With Trace McSorley gone, Penn State isn’t entering the season with as much buzz as it has had the last couple years, but the Nittany Lions are still one of the Big Ten’s most talented teams on both sides of the ball. Considering the way the last three years of games between the two teams have gone, both teams should be fired up entering this one, and there could be major implications on the line for both teams in the penultimate game of their regular seasons. It would be a surprise if this isn’t another highly competitive game.
Matchup to Watch: Penn State WR K.J. Hamler vs. Ohio State defense and special teams
Ohio State’s problem with giving up big plays on defense last year became unavoidably clear when K.J. Hamler turned a slant into a 93-yard touchdown against the Buckeyes in State College. Going into last year’s game against Ohio State, Hamler – who had four total catches for 138 yards and four total kick and punt returns for 57 yards – was still a relative unknown. Now, though, he’s the Nittany Lions’ top returning offensive playmaker, as a receiver and as both a kickoff and punt returner, and Ohio State’s defense and special teams should both be locked in on making sure they don’t allow him to use his top-notch speed to break off any big plays in this season’s game.
Game 12: Michigan
Nov. 30, Michigan Stadium (Ann Arbor, Michigan), Noon, FOX
As always, the final game of the regular season against Michigan will be the most anticipated game on Ohio State’s schedule, and this year’s game might have even more anticipation than usual. While Michigan will be looking to snap its seven-game losing streak against the Buckeyes, Ryan Day will be looking to pick up where Urban Meyer left off and continue Ohio State’s run of dominance over Jim Harbaugh and the Wolverines.
Despite the lopsided recent history of the rivalry, Michigan is actually favored to win this game by most sportsbooks with preseason lines, including BetOnline. But even without Meyer, Ohio State continues to take a year-round approach to beating the team up north, while Harbaugh has yet to prove he can win the big game.
As if any more motivation was needed for either team, Ohio State and Michigan are expected to be the two best teams in the Big Ten once again, which means a Big Ten East title, a spot in the Big Ten Championship Game and potentially a chance to make the College Football Playoff could all be on the line when the scarlet and gray and maize and blue meet in the Big House at the end of November.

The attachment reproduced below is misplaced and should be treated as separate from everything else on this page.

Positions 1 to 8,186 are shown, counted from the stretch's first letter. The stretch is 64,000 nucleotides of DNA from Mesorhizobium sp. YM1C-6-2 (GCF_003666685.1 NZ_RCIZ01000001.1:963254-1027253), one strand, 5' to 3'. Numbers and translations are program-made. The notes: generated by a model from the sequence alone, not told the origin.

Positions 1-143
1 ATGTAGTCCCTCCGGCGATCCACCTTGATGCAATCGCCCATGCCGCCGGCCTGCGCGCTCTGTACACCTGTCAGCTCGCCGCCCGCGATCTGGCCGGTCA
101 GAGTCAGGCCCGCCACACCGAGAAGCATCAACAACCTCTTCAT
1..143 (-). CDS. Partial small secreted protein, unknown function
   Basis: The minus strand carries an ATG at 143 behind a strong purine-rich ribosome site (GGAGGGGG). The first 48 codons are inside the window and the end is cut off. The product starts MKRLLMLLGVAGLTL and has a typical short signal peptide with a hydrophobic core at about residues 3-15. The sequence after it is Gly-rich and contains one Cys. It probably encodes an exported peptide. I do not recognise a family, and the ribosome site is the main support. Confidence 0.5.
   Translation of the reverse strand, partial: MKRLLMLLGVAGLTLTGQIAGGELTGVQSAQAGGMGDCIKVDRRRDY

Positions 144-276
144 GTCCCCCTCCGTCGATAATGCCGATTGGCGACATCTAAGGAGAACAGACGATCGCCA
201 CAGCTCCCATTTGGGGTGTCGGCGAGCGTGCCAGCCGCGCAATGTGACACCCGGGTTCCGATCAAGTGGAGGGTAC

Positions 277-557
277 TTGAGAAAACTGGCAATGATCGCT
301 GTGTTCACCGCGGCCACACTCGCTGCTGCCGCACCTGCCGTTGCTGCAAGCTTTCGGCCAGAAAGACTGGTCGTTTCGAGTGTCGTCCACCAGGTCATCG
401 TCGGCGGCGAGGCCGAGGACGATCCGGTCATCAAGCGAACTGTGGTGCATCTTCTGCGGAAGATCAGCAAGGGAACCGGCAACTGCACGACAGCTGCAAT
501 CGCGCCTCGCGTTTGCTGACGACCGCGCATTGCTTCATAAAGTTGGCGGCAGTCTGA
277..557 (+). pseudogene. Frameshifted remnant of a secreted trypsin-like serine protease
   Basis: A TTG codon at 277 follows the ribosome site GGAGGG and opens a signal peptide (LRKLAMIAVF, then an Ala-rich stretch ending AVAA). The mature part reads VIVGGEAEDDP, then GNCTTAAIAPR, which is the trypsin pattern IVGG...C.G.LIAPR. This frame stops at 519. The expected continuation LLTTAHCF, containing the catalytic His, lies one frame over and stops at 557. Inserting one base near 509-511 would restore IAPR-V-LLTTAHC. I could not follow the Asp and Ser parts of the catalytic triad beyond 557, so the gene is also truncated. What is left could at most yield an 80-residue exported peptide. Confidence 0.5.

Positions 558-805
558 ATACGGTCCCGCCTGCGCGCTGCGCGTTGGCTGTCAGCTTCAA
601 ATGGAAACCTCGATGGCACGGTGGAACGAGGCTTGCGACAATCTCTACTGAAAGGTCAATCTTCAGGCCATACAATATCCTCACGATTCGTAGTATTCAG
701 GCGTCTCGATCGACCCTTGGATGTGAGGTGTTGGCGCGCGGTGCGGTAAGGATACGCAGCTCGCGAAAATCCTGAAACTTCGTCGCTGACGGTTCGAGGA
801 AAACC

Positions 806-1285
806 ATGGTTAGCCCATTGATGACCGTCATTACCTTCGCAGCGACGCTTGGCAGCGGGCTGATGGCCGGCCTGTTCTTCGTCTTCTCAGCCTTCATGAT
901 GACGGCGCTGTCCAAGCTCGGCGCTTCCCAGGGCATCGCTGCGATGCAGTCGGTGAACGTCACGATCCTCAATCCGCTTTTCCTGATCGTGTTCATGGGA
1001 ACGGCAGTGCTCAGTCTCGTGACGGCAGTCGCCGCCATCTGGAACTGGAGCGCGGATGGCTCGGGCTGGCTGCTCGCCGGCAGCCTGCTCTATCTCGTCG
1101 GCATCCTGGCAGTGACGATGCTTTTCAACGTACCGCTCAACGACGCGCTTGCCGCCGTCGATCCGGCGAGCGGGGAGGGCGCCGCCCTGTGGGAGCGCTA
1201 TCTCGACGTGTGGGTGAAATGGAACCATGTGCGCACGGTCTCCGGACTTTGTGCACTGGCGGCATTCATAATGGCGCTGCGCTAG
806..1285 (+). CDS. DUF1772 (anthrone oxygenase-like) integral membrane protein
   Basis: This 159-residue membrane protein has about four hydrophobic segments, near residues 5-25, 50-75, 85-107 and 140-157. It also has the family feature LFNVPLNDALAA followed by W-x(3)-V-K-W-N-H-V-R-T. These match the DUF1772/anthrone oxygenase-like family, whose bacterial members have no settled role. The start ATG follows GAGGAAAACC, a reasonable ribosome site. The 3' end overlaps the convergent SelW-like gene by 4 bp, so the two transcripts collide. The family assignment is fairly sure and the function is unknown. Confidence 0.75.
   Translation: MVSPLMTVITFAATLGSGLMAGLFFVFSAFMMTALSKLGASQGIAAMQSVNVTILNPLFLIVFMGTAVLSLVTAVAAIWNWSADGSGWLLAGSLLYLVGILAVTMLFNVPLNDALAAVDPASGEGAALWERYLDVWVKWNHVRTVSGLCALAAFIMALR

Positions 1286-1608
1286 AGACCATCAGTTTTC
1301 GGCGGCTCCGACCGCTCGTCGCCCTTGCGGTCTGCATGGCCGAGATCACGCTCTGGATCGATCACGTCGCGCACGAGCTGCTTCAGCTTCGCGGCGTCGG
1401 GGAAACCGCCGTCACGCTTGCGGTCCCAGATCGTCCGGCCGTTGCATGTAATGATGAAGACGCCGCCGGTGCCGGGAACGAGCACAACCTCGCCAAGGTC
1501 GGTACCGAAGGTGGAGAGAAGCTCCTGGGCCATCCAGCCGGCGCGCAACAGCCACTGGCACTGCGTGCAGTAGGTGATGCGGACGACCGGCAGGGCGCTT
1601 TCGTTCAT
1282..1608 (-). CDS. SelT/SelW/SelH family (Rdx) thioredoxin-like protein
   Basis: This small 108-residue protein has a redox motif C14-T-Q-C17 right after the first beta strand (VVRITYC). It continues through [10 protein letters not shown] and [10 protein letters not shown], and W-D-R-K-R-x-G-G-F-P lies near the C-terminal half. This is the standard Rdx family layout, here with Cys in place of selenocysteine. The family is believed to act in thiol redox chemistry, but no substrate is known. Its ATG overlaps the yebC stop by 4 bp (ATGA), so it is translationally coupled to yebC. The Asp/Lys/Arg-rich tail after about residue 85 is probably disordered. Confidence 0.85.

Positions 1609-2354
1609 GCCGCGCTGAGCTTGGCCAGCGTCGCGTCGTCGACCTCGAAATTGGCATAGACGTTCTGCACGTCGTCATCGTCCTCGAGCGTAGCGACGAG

Matchup to Watch: Josh Gattis’ Michigan offense vs. Greg Mattison’s Ohio State defense
While Michigan’s strength in recent years has been its defense, it’s the Wolverines’ offense that has many prognosticators projecting this could be the year they finally break through and win the Big Ten. The Wolverines return a majority of their offensive starters from last season, including quarterback Shea Patterson and four starting offensive linemen, and new offensive coordinator Josh Gattis is expected to bring a more modern offensive system to Ann Arbor that should make Michigan tougher to defend.
Ohio State’s offense, of course, was its strength last year, but the key to the Buckeyes’ success this year could be their defense, and one of the men leading that turnaround is former Michigan assistant coach Greg Mattison. In tandem with fellow co-defensive coordinator Jeff Hafley, fellow former Michigan assistant Al Washington and the rest of Ohio State’s defensive coaching staff, the Buckeyes will look to thwart whatever Gattis and the rest of Michigan’s offensive coaching staff – which includes former Ohio State assistant Ed Warinner – might throw at them.
With two units looking to improve upon their performance from last year and bad blood that will go both ways, the matchup between the Michigan offense and the Ohio State defense at the end of November will be one of the most anticipated games within a game of the entire season.